Recipient of the Frederick Douglass Book Prize
Winner of the Elliott Rudwick Prize of the Organization of American Historians
Finalist, National Book Critics Circle for Nonfiction
Recipient of the Frank L. and Harriet C. Oswley Award of the Southern Historical Association
Praise for Generations of Captivity
"Ira Berlin has written what will undoubtedly become one of the indispensible books on North American slavery. Generations of Captivity traces the history of this dismal institution from its 17th-century origins to its 19th-century destruction in the maelstrom of civil war. He comes closer than any other contemporary historian to giving us an opportunity-in a single, readable volume-to come to grips with a subject very few of us wish to think about but which all of us surely need to consider: how millions of white Americans over the course of three centuries came to hold millions of black Americans in chattel bondage while managing to lose nary a moment's sleep over their complicity in this monstrous enterprise...Berlin has given us a moving, insightful account of slavery in the United States. Readers will not soon forget the story he has told, nor should they. We still live with the consequences of this institution, and we should understand what slavery meant to the generations of captivity who lived it."
-Charles B. Dew, New York Times Book Review
"Berlin focuses on changes over time as it affected patterns of African American demography, family and community life, religious beliefs and practices, and labor in the field and workshop. In the process, he illuminates the rich complexity of slavery as it is shaped by various colonial powers (Spanish, French, British) in port cities and in rural areas...This compact volume offers an impressive overview of historic transformations and regional variations in the institution."
-Jacqueline Jones, Washington Post
"Where Generations of Captivity differs from previous histories is in its emphatically bottom-up approach, looking at slavery almost exclusively from the point of view of the slaves themselves, and in its relentless emphasis on the institutions cruelty."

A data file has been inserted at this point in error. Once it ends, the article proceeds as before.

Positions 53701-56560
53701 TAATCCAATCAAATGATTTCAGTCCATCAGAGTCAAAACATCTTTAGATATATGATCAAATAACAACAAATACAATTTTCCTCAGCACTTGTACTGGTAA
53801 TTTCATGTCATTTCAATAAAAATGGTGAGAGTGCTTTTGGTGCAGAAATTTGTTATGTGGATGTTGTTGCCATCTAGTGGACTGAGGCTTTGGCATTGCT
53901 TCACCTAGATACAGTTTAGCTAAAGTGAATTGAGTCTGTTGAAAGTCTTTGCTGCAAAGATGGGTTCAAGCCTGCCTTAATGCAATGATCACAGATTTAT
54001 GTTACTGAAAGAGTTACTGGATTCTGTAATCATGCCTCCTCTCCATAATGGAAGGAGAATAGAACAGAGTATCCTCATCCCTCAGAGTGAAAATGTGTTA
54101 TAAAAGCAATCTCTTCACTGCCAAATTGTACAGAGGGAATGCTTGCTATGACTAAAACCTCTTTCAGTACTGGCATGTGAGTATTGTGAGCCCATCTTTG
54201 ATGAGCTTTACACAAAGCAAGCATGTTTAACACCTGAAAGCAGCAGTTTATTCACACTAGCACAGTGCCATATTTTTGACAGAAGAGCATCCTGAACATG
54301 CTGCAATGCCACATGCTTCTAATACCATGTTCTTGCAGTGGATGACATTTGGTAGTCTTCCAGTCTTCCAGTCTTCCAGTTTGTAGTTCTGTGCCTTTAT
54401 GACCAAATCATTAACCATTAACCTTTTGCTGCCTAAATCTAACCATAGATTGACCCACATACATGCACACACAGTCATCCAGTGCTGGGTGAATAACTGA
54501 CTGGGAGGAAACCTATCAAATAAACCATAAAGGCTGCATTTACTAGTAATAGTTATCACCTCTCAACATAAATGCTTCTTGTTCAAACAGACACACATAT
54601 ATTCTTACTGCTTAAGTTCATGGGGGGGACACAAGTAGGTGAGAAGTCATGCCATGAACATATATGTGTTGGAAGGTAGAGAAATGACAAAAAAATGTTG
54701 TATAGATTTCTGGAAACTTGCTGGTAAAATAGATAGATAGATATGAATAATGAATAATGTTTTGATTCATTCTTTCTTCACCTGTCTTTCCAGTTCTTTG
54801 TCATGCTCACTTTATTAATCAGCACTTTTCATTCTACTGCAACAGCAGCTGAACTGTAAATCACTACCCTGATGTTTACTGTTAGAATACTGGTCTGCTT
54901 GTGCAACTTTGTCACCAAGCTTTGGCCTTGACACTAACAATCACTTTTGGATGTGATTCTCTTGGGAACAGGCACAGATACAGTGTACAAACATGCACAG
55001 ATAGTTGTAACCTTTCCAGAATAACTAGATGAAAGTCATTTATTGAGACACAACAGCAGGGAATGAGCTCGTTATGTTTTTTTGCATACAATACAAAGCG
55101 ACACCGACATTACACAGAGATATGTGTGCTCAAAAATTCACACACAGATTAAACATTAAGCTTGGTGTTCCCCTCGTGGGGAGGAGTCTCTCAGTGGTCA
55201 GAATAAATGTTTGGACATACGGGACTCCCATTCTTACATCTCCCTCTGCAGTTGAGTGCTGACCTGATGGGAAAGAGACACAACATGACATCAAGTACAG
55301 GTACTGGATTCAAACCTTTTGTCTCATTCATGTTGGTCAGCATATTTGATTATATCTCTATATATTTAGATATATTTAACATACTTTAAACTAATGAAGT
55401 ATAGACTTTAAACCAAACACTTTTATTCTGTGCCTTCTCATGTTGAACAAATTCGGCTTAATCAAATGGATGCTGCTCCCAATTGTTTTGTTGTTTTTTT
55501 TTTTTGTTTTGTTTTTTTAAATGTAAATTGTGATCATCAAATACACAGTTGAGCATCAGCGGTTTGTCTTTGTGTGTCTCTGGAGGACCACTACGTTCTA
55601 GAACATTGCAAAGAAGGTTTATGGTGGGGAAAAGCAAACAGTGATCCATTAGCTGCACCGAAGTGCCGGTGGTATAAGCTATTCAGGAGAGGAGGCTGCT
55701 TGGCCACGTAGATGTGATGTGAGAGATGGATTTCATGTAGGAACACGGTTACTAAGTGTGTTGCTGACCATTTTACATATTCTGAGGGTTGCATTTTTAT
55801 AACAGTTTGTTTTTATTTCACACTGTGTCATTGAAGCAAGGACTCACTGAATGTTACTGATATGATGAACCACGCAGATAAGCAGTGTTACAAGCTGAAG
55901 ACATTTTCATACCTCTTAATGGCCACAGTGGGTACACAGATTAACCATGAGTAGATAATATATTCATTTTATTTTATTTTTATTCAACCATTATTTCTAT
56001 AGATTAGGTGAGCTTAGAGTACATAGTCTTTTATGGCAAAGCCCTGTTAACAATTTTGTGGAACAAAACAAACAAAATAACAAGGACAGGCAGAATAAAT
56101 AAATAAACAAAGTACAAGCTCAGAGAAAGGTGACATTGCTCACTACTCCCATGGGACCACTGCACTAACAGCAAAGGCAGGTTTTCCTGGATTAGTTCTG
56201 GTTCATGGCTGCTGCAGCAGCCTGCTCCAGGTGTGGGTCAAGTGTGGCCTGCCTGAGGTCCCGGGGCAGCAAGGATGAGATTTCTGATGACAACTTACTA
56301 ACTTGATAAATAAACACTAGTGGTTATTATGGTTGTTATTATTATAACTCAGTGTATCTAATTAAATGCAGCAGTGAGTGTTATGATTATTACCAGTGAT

-Howard Temperley, Times Literary Supplement
"Over the years Ira Berlin has established himself as one of the foremost scholars of North American slavery. His last book, Many Thousands Gone (1998), was concerned with the first two centuries of slavery in the United States. Generations of Captivity covers a lot of the same territory, but in doing so takes the story up to the American Civil War (1861-5) and beyond. The result is an absorbing work that demonstrates convincingly that slavery was not a static or monolithic structure but an evolving institution that changed dramatically between the eighteenth and nineteenth centuries...As one might expect, Berlin pieces together this complex history with great skill and authority. He rarely falters and, just as important, contrives to make the vast literature on North American slavery vital and accessible. Generations of Captivity is more than a work of synthesis, however. By incorporating the nineteenth century slave experience, not the wider history of Atlantic slavery, Berlin has added immeasurably to our understanding of the "peculiar institution", as well as our understanding of antebellum America."
-J.R. Oldfield, History